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Old 16-05-13, 23:26   #1
 
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Update PHOTOS-Mount Everest is Melting-CONFIRMED=Climate Change

Mount Everest is Melting; Climate Change Likely To Blame, Say Researchers

The Huffington Post, 16 May 2013



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For years, scientists have worried about the impact of climate change in the invaluable Himalayan region. Recent research seems to confirm worries that a warming world is melting one of Earth's most iconic, not to mention tallest, summits: Mount Everest.

The research was presented this week during a conference co-sponsored by the American Geophysical Union (AGU) in Cancun, Mexico. Co-authored by Sudeep Thakuri of the Graduate School of Earth, Environment and Biodiversity at the University of Milan in Italy, the study says glaciers on Mount Everest have decreased by 13 percent over the past 50 years, while the snowline has shifted upward several hundred feet.

Man-made greenhouse gasses may be responsible for these changes, though a direct link has not yet been ascertained, Thakuri said in statements released by the AGU.

Thakuri's team used satellite imagery and topographic maps to track the region's glacial movements, and used hydro-meteorological data from the Nepal Climate Observatory and Nepal's Department of Hydrology to examine temperature and precipitation changes. Their data shows that the temperature in the Everest region has increased by sightly more than 1 degree Fahrenheit, with a 3.9 decrease in precipitation during the pre-monsoon and winter months in the past two decades.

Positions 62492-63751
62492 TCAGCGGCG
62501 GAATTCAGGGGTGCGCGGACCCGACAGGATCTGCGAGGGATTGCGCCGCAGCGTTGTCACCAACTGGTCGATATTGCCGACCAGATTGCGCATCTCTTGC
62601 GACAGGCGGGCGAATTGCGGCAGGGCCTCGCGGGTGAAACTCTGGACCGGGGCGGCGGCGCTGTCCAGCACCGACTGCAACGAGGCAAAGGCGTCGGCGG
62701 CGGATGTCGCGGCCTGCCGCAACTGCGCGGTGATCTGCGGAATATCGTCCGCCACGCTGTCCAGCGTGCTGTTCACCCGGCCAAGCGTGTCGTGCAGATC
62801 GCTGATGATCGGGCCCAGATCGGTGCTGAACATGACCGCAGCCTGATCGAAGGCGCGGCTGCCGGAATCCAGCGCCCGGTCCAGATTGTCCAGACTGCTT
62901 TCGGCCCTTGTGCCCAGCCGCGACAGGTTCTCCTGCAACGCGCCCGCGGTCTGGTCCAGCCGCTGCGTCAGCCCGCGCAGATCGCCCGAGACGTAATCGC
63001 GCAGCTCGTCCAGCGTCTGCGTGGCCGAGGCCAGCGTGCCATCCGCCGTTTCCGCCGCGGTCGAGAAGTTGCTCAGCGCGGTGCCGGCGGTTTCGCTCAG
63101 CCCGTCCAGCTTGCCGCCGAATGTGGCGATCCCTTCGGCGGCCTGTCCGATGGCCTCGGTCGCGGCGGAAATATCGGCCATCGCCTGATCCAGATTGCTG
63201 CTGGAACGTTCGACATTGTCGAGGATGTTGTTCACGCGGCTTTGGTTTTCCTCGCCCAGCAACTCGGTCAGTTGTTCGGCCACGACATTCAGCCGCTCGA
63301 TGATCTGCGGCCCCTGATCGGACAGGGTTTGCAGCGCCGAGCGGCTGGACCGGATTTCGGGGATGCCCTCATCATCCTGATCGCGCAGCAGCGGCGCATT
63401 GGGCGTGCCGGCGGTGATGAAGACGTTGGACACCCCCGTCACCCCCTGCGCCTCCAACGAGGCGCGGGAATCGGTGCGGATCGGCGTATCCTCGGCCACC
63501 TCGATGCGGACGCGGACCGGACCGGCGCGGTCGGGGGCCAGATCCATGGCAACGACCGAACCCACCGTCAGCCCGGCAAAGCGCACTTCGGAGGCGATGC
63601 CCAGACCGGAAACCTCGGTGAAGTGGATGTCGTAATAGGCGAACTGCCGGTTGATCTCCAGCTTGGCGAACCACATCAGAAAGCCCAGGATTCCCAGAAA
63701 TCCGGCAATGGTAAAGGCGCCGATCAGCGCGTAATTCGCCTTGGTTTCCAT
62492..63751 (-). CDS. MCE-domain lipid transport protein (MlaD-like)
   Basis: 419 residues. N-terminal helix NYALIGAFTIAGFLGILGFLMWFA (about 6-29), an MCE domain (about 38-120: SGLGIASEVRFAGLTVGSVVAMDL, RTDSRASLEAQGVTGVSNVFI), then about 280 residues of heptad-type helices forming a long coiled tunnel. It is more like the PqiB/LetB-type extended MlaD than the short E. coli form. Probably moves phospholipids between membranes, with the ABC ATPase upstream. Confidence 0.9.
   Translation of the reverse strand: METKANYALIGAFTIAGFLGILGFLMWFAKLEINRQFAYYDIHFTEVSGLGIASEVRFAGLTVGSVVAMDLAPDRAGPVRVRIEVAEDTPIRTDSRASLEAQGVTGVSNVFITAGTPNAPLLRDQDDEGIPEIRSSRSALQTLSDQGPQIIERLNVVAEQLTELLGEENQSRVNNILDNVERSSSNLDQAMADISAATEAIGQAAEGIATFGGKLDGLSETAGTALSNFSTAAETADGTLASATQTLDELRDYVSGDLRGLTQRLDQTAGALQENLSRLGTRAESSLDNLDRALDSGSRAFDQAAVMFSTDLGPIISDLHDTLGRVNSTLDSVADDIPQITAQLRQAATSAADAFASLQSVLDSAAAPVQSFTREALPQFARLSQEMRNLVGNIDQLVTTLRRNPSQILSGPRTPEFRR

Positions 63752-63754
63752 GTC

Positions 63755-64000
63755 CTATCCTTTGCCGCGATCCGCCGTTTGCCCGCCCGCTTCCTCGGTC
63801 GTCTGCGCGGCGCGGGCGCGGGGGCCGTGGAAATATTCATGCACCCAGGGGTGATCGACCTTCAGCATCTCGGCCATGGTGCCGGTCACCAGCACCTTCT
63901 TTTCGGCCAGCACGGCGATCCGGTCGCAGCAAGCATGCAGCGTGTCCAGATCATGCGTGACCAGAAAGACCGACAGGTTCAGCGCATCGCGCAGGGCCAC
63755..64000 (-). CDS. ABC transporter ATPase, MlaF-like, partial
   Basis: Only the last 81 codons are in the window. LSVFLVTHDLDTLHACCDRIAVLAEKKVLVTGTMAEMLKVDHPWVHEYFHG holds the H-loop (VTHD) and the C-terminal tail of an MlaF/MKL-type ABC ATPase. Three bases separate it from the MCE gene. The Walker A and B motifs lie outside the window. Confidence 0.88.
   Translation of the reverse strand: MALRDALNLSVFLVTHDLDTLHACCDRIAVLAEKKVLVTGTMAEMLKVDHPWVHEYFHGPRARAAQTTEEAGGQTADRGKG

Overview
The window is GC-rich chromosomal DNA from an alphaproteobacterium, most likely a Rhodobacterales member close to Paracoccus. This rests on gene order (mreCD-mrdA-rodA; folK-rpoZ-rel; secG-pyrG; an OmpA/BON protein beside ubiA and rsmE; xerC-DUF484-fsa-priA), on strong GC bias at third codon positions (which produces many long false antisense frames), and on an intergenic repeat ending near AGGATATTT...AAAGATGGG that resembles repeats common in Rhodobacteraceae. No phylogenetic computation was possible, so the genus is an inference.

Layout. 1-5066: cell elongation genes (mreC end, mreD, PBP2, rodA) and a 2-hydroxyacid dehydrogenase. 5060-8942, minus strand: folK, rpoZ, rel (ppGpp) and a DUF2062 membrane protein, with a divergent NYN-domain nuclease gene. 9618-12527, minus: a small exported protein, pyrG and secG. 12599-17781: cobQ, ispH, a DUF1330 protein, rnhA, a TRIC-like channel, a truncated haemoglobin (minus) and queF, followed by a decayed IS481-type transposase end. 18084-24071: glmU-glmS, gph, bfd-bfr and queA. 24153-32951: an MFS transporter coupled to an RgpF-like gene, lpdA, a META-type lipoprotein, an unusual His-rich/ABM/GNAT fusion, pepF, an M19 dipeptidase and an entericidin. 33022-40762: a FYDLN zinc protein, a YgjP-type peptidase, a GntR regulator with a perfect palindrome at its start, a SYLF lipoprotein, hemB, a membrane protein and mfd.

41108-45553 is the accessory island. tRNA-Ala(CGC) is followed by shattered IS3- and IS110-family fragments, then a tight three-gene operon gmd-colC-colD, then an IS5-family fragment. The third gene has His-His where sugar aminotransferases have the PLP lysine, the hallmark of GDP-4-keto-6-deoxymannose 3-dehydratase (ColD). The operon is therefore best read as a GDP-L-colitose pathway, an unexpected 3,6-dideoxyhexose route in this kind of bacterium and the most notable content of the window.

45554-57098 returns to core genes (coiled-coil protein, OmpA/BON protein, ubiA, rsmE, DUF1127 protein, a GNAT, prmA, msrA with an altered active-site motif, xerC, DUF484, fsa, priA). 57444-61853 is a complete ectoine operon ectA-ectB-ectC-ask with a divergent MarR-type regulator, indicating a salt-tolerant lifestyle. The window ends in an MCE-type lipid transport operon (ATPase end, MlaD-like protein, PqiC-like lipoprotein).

Discovery notes that even small increases in temperature can have large consequences on the mountain, where melting glaciers could lead to flooding, rock slides and avalanches that could damage the ecosystem.

Furthermore, loss of glaciers and snow would change the appearance of Mount Everest from a snow-covered landscape to a rocky mountain peak with patches of snow.

These changes could also have dire consequences for surrounding human populations, according to Thakuri.

“The Himalayan glaciers and ice caps are considered a water tower for Asia since they store and supply water downstream during the dry season,” Thakuri said in a statement. “Downstream populations are dependent on the melt water for agriculture, drinking and power production.”

NBC News notes that Himalayan glaciers provide power and water for close to 1.5 billion people, which makes the question of climate change in the region a particularly sensitive one.

The issue of glacial variation in the Himalyas has seen its fair share of controversy, according to the Los Angeles Times. The Intergovernmental Panel on Climate Change originally projected catastrophic damage to glaciers by the year 2035; however, this research conflicted with a study by the Gravity Recovery and Climate Experiment (GRACE) that claimed melting was far slower in most areas, and nonexistent in others.

Still, Thakuri's report more closely follows research from 2012 that found most of the Tibetan plateau's glaciers are noticeably shrinking.